The next three DLN papers to be released this spring promise to deliver insight and expertise on key issues as the shift to online/blended, competency-based learning continues. Next month, DLN will release a school finance paper with Marguerite Roza that will outline a student-centered funding system that is weighted, portable and performance-contingent. In May, DLN will partner with Bryan Hassel and Emily Ayscue Hassel of Public Impact on improving conditions and careers that will explore the implications of blended learning on the teaching profession. Working with Susan Patrick of iNACOL, the June Smart Series paper will use data to bust commonly-held myths related to online and blended learning in order to present the reality and promise that these shifts represent.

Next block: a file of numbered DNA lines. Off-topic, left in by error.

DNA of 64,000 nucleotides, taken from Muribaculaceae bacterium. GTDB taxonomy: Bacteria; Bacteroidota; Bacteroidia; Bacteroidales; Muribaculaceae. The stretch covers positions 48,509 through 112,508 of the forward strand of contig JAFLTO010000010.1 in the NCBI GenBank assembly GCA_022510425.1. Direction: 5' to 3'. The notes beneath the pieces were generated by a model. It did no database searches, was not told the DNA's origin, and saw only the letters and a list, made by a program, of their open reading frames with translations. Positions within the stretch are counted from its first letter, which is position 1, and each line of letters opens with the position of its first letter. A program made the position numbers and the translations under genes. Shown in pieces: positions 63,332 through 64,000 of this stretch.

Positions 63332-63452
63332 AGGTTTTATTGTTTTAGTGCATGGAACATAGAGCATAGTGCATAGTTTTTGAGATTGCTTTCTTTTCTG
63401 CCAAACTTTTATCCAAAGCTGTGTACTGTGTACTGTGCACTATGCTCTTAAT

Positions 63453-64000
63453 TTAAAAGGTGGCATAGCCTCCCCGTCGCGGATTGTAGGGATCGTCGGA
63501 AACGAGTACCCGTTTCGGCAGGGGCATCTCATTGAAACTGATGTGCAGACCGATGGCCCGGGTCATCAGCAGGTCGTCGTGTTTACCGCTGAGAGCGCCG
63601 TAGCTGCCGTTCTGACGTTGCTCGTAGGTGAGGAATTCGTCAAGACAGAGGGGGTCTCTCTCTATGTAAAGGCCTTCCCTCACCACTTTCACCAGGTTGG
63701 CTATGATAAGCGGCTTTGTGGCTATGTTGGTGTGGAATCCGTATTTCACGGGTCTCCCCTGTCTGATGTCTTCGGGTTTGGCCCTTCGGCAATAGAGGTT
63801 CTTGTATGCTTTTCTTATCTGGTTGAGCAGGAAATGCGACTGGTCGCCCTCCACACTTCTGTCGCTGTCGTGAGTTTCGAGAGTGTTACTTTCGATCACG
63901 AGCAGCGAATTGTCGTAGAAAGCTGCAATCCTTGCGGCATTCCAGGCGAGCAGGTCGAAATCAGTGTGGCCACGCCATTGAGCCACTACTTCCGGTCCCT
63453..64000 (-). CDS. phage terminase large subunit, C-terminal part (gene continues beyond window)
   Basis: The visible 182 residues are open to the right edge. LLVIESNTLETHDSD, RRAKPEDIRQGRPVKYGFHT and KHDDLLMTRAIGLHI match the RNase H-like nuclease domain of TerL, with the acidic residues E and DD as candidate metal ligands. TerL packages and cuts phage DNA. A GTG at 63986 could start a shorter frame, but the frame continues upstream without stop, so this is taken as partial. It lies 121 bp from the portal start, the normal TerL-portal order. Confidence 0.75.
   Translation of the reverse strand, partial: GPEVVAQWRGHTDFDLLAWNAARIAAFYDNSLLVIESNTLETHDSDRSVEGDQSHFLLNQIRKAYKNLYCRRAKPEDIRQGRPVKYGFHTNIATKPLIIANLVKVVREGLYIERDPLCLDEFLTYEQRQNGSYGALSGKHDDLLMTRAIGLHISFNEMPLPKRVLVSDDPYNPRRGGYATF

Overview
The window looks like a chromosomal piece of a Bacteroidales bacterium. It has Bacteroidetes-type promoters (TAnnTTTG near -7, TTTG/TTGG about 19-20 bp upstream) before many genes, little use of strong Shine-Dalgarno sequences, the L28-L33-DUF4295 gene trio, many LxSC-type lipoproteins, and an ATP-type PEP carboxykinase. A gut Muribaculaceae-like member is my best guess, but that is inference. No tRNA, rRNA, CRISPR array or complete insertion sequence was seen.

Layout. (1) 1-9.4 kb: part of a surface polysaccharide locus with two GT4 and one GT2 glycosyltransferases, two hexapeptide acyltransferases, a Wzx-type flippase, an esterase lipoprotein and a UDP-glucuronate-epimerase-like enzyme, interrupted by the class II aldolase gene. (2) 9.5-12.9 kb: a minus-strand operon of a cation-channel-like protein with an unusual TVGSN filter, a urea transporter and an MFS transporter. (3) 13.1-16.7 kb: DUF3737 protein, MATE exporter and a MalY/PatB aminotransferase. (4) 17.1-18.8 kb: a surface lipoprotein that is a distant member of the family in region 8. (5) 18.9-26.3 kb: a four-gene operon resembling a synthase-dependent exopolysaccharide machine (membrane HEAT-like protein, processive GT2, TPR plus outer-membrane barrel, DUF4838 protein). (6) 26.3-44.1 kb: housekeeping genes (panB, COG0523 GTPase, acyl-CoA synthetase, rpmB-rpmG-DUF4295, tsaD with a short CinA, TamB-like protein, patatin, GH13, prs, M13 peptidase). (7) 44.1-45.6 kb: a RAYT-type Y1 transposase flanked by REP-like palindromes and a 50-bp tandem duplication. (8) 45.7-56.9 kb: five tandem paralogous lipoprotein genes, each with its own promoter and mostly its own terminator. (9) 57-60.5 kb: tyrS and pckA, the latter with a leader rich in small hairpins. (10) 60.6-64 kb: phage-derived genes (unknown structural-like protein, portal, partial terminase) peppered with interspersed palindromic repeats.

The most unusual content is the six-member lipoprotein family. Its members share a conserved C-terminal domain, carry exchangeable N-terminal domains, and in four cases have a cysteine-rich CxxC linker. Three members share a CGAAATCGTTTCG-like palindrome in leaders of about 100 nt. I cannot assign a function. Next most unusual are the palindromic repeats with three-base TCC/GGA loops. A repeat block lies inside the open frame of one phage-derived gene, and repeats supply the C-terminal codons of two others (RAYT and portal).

Digital Learning Now!, Excel in Ed, and Getting Smart have come together to accelerate the shift to high-quality digital learning for all students by addressing a different implementation challenge with each paper. A forthcoming collection of videos on similar topics will also accompany the series. The papers will be released as an ebook, with updated versions of the papers and Blended Learning Implementation Guide in the summer of 2013.
Share your feedback on the papers by emailing us at [email protected], with the Twitter hashtag #smartseries and by commenting on our blogs and websites.